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National Restaurant Association - Scheduling bill would damage D.C. jobs

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Scheduling bill would damage D.C. jobs

Local lawmakers in Washington, D.C. could change the way restaurant and retail chains hire new employees if they vote to approve a mandate restricting flexibility of work schedules.

The D.C. City Council’s Business Committee approved the measure by a slim margin of 3-2 June 23, and it could go to the full council for a vote next month.

The mandate, if passed, would force many restaurant chains and retail stores to offer part-time employees more hours before they could hire new employees. It also would require them to publish work schedules three weeks in advance, and provide "predictability pay" when certain employee schedules change.

“Employers and businesses alike lose under oppressive scheduling mandates,” said Cicely Simpson, the National Restaurant Association’s executive vice president of government affairs and policy. “Employees lose flexibility and small business owners lose the opportunity to grow, expand and create jobs. At a time of unprecedented growth in jobs and opportunity in the District, bills like this one threaten to set us back.”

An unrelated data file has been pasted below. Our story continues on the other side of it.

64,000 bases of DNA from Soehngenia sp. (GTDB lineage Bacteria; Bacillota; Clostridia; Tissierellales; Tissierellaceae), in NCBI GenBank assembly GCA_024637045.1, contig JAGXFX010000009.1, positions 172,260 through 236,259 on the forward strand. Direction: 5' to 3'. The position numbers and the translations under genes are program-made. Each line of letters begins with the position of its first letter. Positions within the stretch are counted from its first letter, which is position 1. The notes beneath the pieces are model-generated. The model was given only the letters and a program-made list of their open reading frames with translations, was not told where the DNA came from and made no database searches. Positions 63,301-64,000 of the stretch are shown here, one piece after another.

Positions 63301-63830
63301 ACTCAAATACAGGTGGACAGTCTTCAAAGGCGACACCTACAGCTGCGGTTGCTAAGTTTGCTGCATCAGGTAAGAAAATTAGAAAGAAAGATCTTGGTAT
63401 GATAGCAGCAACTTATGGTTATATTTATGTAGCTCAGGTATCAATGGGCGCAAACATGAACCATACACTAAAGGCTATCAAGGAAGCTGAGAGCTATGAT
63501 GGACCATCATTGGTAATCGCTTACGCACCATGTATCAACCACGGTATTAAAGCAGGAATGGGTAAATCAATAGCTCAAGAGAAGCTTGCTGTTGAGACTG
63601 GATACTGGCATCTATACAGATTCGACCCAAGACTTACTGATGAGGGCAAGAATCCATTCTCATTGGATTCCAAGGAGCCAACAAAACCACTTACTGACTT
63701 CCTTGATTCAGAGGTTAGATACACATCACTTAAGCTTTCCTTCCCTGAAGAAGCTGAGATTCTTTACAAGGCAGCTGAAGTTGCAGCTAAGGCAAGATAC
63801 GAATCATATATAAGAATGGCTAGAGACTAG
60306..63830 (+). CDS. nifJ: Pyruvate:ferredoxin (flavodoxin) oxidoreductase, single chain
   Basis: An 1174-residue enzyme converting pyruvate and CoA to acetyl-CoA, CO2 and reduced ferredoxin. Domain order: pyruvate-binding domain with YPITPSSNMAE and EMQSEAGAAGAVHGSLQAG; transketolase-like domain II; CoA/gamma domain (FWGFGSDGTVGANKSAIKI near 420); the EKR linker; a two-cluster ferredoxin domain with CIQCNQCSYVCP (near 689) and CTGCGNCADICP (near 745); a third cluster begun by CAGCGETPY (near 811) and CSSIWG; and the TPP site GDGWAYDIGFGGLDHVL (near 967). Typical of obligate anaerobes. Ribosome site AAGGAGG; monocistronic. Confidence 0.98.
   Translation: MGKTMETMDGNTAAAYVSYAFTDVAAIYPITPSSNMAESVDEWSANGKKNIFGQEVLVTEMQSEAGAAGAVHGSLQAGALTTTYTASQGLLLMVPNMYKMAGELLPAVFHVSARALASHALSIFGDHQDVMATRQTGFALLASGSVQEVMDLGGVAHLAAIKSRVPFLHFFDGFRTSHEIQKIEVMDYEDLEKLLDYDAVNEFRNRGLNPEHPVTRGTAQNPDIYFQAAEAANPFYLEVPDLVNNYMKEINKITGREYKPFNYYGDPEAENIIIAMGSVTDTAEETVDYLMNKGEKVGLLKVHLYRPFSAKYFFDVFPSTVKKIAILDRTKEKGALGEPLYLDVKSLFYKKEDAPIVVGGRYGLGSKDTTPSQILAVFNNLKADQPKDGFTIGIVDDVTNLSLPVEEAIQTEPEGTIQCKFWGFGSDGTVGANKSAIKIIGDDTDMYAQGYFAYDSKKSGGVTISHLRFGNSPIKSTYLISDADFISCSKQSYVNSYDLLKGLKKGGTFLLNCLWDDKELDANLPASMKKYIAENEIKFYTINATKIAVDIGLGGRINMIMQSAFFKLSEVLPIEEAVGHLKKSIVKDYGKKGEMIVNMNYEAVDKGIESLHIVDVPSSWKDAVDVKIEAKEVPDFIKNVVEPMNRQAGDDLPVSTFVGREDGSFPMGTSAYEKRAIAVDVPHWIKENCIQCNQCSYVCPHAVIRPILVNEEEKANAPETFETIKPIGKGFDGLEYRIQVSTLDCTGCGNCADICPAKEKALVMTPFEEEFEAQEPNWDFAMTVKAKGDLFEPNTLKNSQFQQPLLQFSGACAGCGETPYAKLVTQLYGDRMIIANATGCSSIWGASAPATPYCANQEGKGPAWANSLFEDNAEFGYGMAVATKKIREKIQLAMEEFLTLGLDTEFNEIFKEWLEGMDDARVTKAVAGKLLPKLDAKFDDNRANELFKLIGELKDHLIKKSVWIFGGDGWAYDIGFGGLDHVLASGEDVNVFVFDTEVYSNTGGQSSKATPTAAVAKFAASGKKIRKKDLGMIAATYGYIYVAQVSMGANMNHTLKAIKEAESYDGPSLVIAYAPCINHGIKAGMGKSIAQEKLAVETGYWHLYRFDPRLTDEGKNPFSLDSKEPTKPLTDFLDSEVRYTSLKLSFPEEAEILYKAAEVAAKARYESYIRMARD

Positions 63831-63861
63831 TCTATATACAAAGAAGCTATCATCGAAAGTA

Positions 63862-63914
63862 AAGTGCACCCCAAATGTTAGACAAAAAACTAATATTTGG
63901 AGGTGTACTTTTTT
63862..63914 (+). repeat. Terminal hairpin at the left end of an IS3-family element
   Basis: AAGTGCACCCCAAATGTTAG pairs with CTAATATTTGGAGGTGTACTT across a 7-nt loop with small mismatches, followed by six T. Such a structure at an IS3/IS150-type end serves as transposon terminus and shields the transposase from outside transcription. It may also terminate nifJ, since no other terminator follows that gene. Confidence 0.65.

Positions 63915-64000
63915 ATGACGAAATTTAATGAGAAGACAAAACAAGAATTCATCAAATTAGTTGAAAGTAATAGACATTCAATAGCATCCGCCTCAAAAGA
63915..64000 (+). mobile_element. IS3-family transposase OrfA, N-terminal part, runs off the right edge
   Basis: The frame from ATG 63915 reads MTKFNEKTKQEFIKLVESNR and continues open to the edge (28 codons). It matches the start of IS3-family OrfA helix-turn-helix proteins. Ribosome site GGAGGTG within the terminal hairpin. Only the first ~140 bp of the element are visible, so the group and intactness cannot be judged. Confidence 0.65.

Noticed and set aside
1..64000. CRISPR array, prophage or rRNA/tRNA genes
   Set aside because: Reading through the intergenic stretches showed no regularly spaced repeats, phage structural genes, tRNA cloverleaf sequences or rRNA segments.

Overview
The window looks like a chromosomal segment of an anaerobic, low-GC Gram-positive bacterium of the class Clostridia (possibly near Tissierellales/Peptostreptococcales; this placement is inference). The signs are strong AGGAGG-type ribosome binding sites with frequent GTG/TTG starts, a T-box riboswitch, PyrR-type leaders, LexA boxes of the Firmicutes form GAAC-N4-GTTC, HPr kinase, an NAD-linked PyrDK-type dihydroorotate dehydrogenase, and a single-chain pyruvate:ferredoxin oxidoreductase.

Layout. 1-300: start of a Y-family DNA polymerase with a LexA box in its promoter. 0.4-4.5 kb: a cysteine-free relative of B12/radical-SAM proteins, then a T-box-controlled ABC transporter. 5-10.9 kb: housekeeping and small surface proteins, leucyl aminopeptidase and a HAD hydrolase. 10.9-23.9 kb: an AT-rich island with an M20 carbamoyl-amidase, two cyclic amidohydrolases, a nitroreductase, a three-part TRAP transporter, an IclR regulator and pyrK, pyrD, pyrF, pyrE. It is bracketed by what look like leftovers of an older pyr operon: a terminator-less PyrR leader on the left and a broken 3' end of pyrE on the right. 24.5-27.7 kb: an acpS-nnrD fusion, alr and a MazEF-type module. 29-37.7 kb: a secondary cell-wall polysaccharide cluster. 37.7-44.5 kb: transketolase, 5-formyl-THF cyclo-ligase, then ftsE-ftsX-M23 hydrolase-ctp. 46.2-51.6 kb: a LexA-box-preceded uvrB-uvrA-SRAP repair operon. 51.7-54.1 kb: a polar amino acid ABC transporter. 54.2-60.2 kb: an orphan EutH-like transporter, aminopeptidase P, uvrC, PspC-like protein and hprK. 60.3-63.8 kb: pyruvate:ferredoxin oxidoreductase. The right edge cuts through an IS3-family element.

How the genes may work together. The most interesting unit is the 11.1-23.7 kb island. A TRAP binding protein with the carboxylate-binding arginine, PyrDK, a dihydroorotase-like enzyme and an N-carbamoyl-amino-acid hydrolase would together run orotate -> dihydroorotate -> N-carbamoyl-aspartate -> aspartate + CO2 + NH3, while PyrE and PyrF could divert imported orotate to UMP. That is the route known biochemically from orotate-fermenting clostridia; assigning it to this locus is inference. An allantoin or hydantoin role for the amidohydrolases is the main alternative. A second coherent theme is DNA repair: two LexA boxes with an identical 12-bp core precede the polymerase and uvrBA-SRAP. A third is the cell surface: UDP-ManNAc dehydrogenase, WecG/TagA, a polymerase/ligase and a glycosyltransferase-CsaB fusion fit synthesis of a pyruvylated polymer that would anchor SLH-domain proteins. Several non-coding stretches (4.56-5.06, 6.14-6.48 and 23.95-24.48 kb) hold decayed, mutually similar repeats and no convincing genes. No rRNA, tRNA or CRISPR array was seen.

In the District, 55 percent of businesses say the mandate would be difficult to comply with, and half of businesses affected said they would have to cut jobs if it passes. Furthermore, more than two-thirds of surveyed business owners agree the area is becoming less friendly for business.

If the council ultimately approves the measure, the District would become the second city after San Francisco with a scheduling mandate for restaurants and retailers. Seattle also is considering one.

A new website, KeepDCOpen, explains how the proposal would hurt hiring practices.

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